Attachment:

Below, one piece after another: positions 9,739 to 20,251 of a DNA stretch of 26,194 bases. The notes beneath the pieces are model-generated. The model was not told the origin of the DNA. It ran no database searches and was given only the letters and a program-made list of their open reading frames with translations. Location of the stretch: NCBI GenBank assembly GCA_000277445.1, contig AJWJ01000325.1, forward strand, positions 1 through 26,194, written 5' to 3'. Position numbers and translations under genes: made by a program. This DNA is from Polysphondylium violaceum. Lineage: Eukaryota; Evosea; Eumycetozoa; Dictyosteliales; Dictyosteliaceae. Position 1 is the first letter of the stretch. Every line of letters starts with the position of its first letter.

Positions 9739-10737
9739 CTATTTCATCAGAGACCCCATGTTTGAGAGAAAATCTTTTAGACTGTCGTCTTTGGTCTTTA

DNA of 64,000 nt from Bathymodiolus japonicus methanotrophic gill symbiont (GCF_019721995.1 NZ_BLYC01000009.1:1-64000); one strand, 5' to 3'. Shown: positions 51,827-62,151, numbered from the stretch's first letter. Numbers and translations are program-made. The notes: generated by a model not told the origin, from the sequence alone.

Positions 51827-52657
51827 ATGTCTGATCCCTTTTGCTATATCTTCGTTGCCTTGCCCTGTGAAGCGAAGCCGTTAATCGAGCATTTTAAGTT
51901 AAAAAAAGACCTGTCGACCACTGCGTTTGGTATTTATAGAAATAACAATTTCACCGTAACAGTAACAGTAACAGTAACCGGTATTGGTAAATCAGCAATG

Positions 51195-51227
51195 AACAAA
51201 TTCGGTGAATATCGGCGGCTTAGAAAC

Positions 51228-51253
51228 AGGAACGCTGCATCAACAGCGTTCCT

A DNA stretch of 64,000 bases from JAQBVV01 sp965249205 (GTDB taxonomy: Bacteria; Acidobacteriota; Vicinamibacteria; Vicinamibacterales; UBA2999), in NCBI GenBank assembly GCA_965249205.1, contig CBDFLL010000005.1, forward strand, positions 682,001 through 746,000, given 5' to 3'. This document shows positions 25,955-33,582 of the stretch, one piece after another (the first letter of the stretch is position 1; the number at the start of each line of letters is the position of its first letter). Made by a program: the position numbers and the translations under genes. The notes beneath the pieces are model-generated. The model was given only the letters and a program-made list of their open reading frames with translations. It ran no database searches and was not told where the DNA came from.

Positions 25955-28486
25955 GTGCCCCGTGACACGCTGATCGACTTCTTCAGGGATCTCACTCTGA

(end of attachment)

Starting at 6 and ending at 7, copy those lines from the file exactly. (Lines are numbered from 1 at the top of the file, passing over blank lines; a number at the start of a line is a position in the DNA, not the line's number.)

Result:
51827 ATGTCTGATCCCTTTTGCTATATCTTCGTTGCCTTGCCCTGTGAAGCGAAGCCGTTAATCGAGCATTTTAAGTT
51901 AAAAAAAGACCTGTCGACCACTGCGTTTGGTATTTATAGAAATAACAATTTCACCGTAACAGTAACAGTAACAGTAACCGGTATTGGTAAATCAGCAATG